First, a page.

The reports from Philadelphia, Pa. state in part:
A printing trades baseball league, composed mostly of the book and job offices in our city, is under way. If the contemplated league is as successful as the one of ten years ago, the boys will get all the outdoor exercise they need. One of the main factors in the success of the morning newspaper league was "Curley," and every one knows how enthusiastic he is at a baseball game. It is said that at one time he was short a regular player, and he had to recruit from the spectators. The "recruit" was put into left field, and not having the good fortune to play on enclosed grounds, they were not of the billiard table order, for scattered here and there were small ponds. Well, the game had not progressed very far before a swat of the "Larry" variety came sailing into the "recruit's" territory and landed in the middle of one of the aforesaid ponds. The new player, who had on his street clothes, and his best, did not jump into the stagnant pool for the ball, and the manager all the while kept yelling excitedly: "Get the ball; never mind your $9 pants."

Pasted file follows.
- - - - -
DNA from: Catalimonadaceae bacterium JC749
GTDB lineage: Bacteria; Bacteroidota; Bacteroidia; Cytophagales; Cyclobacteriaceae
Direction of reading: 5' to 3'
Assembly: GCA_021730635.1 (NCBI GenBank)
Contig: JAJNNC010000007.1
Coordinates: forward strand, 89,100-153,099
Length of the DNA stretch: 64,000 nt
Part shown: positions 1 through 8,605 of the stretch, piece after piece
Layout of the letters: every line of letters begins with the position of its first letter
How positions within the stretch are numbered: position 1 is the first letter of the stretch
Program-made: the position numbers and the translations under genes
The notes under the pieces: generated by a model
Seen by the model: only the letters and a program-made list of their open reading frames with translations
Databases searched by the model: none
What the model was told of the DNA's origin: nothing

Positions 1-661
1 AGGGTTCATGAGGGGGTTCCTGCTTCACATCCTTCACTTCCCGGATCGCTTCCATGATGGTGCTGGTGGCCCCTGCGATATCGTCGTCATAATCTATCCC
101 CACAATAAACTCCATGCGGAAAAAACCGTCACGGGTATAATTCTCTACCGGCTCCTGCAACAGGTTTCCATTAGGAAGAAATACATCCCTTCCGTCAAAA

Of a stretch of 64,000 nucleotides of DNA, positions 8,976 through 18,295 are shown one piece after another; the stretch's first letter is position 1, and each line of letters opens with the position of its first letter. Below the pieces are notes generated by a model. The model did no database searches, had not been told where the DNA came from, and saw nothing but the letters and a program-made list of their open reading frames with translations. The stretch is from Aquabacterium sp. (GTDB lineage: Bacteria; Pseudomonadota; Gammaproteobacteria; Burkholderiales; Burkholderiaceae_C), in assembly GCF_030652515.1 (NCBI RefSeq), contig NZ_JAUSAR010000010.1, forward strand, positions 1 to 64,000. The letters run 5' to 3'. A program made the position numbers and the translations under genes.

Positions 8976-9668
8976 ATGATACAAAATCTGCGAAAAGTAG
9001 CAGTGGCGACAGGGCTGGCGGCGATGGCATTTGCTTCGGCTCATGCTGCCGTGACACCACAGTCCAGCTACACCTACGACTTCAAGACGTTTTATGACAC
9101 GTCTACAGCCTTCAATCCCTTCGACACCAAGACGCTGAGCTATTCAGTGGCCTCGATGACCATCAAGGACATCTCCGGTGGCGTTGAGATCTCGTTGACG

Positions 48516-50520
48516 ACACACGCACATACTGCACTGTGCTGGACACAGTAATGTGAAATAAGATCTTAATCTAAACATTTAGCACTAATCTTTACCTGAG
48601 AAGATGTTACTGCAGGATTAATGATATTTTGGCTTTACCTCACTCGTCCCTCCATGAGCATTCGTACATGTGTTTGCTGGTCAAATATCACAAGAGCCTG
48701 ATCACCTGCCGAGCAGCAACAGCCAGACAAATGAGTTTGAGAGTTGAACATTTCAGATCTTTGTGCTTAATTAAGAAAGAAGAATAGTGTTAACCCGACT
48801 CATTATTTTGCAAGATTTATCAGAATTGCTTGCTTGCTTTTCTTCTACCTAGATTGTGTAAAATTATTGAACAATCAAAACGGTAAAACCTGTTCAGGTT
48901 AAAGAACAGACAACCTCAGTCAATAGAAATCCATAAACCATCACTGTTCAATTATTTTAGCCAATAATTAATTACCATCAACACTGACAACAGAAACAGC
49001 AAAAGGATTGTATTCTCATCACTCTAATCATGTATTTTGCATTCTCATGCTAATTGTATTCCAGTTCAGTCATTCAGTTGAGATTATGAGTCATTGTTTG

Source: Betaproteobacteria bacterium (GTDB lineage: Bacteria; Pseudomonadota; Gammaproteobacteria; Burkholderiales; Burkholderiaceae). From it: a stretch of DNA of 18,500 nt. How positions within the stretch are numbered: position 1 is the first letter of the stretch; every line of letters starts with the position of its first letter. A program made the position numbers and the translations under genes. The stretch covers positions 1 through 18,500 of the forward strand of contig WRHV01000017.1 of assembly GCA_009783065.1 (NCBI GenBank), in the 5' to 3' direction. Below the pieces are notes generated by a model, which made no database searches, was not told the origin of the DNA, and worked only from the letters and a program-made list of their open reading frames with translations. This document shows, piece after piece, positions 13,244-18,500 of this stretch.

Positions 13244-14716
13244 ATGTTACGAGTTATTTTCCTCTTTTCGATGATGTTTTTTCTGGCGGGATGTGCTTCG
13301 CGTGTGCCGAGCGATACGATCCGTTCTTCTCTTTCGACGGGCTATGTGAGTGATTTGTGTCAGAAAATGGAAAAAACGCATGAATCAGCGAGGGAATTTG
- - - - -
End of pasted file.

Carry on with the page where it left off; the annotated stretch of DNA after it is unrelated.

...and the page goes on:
-- from the Typographical Journal, July, 1902.